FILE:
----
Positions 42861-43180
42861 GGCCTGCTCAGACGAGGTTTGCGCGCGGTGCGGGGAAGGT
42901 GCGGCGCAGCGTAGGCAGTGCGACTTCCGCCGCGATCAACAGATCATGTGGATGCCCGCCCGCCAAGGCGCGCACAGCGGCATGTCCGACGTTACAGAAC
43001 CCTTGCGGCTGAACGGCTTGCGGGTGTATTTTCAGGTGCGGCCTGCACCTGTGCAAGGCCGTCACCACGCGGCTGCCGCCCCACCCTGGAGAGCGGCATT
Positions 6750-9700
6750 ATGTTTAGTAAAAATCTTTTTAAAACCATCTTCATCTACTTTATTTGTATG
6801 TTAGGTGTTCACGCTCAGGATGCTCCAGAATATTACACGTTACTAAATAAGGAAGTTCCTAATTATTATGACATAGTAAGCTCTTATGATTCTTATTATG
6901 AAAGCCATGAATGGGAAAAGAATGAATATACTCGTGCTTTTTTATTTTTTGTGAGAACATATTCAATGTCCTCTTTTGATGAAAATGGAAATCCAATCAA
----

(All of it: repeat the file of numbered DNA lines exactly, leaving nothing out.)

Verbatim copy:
Positions 42861-43180
42861 GGCCTGCTCAGACGAGGTTTGCGCGCGGTGCGGGGAAGGT
42901 GCGGCGCAGCGTAGGCAGTGCGACTTCCGCCGCGATCAACAGATCATGTGGATGCCCGCCCGCCAAGGCGCGCACAGCGGCATGTCCGACGTTACAGAAC
43001 CCTTGCGGCTGAACGGCTTGCGGGTGTATTTTCAGGTGCGGCCTGCACCTGTGCAAGGCCGTCACCACGCGGCTGCCGCCCCACCCTGGAGAGCGGCATT
Positions 6750-9700
6750 ATGTTTAGTAAAAATCTTTTTAAAACCATCTTCATCTACTTTATTTGTATG
6801 TTAGGTGTTCACGCTCAGGATGCTCCAGAATATTACACGTTACTAAATAAGGAAGTTCCTAATTATTATGACATAGTAAGCTCTTATGATTCTTATTATG
6901 AAAGCCATGAATGGGAAAAGAATGAATATACTCGTGCTTTTTTATTTTTTGTGAGAACATATTCAATGTCCTCTTTTGATGAAAATGGAAATCCAATCAA